WELLNESS and the Arts

By Jody Farrell

Rob Smith

Rob Smith’s Grande Prairie office is more like a large, homey living room, with the sun streaming in on earthtone walls and warm wood flooring. A sprawling bookshelf hosts a library of reference material: music on CDs, books and manuals on wellness, nature, and healing grief. All within an arm’s reach from the big comfy sofa and armchairs. Drums and interesting artifacts, and messages of serenity and hope abound, and yet the space feels open and airy.

Smith’s background in adult education and social work set him onto the path of people who had suffered trauma or loss. He’d provided public education to a local women’s shelter, and worked with people in a victims assitance program. He eventually developed his own practice around healing through creativity.

“Grief work is about loss,” Smith explains. “Loss can have come with death or divorce, but can also involve something less definite; say the loss of meaning or purpose in our life.”

Healing what is lost requires giving voice to our pain, our broken heart, he says. This does not generally happen by talking about our experience in a conventional counselling session. This kind of healing is more of a spiritual journey, having to do with our heart and soul. Some think spirituality is only tied to religion, but Smith sees it as exploring what the deepest voice in us – the one that longs for goodness and happiness – has to say.

“Most of us who’ve been through trauma can relate to feeling deep hurt at a core level. There’s some truth to the saying ‘I have a broken heart.’ We need to give that hurt a way to express itself.”

smith-painting.jpgSmith is not an art therapist. He finds, however, that creative expression, be it in music or art, poetry and writing, or even gardening, moves a person into the right-brain mode that somehow gives the elusive pain or loss an outlet. No prior creative experience is necessary to produce something from this more symbolic, intuitive side. It’s a comfortable and invigorating experience to be led into. He may invite you to use paints, drums or ink imprinting of your body, depending on what it is Smith and you decide is a good way to approach your grief issues.

The results are long-lasting. For some, two or three sessions may answer their needs. The goal for Smith is simply to get to a place that allows us to say what our heart wishes to say, and then to come back and look at that expression with a more left-brain, grounded approach. In what we have created, we find answers, and Smith says these always include some message of hope.

“The work not only releases the hurt. It opens a new and hopeful journey. Our heart’s greatest desire is to have a happy life. Creativity taps us into that.”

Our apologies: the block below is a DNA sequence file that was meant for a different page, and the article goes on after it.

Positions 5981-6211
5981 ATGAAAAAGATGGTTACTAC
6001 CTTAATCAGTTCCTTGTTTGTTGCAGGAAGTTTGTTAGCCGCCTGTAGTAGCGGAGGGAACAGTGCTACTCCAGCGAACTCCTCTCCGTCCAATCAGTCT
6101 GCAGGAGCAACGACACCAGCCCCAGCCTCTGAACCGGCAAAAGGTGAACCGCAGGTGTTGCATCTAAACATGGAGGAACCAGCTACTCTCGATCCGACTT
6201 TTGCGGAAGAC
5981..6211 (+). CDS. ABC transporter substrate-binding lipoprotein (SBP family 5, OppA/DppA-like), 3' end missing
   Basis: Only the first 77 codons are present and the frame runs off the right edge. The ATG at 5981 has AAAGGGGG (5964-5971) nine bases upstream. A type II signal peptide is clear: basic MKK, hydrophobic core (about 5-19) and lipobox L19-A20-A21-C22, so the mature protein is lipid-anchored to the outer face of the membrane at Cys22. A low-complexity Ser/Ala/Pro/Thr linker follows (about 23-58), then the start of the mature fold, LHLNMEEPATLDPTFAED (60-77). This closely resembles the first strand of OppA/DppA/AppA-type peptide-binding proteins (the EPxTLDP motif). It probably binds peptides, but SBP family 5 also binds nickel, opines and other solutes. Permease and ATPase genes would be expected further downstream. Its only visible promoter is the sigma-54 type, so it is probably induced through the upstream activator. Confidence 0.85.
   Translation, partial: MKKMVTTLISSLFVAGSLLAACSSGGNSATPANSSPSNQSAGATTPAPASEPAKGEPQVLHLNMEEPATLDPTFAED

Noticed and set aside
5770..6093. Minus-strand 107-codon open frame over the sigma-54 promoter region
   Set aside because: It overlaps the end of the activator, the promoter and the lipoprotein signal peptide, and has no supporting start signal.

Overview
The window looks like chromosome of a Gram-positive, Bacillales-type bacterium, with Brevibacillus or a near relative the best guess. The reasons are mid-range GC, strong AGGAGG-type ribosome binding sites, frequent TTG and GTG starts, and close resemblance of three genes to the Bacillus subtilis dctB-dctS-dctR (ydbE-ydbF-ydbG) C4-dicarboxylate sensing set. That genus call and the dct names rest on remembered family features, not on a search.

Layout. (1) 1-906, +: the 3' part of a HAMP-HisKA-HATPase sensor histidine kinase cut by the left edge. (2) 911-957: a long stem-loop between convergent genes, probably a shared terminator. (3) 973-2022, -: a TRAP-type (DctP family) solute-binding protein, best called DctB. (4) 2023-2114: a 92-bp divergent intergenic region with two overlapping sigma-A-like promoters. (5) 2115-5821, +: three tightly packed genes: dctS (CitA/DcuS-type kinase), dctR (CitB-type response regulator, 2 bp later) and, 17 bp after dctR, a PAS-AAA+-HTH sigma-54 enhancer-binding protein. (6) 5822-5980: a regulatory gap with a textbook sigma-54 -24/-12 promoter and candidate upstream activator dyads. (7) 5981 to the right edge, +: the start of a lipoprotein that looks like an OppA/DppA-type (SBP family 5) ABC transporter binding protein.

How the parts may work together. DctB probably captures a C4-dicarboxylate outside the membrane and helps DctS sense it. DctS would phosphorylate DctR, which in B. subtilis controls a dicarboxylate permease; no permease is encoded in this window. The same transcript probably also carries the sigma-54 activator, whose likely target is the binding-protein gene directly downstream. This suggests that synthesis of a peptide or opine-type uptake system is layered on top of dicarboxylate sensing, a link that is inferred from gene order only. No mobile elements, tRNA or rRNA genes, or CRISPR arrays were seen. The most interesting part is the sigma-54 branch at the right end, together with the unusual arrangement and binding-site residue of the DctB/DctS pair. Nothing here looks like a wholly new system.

Karen LongmateRecently, Karen Longmate found herself standing beside a wheelchairbound patient, admiring one of the original artworks that hung in the hallways of the QEII Hospital in Grande Prairie.

“He couldn’t speak, so he used a word board and communicated that the paintings reminded him of when he used to ride through the pastures,” Longmate recalls.

The exhibition of local artist-carpenter Dale Sales’ paintings depicting farmlife, gave the man back some of his past. His comments gave Longmate a whole new sense of this person she’d only known as a patient.

Longmate, visual arts coordinator for the hospital, will often see staff, visitors or patients, stopping to look at the works. Sometimes people discuss their reactions. Other times they appear to be reflecting on something personal that the work may have evoked. Like so much that is produced artistically, including poetry and music, artworks seem to touch something deep inside people, resonating, perhaps, with an experience or feeling they have known.

“The hospital is a sensitive and serious place,” Longmate says. “For many of us, it creates a level of anxiety. The art, by contrast, creates a familiar element. It somehow transports the viewer. We can live vicariously through art. We are calmed by it.”

The QEII Hospital Foundation, with support from Peace Country Health, is responsible for the hospital’s visual arts project. It includes a permanent collection of some 600 original artworks, about two-thirds of which are exhibited throughout the hallways and wards of the hospital. Regional artists’ works are also on loan for exhibitions. Sales’ paintings were hung in the Courtyard Gallery, located on the lower level near the hospital cafeteria. Display cubes, featuring three dimensional works such as sculpture, jewellery and pottery, are also on display in and near MacKenzie Place.

PotteryLongmate is passionate about the role the arts can play in health care institutions. She attended an international conference on partners in health care last June in Edmonton, where the University of Alberta Hospital is renown for its work putting artists on its wards.

“They have found that (artist on ward programs) offer people a chance to gather around as a family, even take pictures. That kind of thing is often very sensitive when there is not something other than the patient to focus on,” Longmate explains.

And while these kinds of projects may not be currently available in the QEII, the possibilities alone are exciting.

“I think that in the hospital, where we often tend to think of being sick and looking for an outside, medical answer, we have the opportunity to introduce the idea of discovering in ourselves what makes us feel better” says Longmate.

“If we have accessed something that has come from within and made us feel healthier, more alive, we may then go home and learn how to reintroduce it into our lives there. Hospitals have a captive market for that kind of teaching.”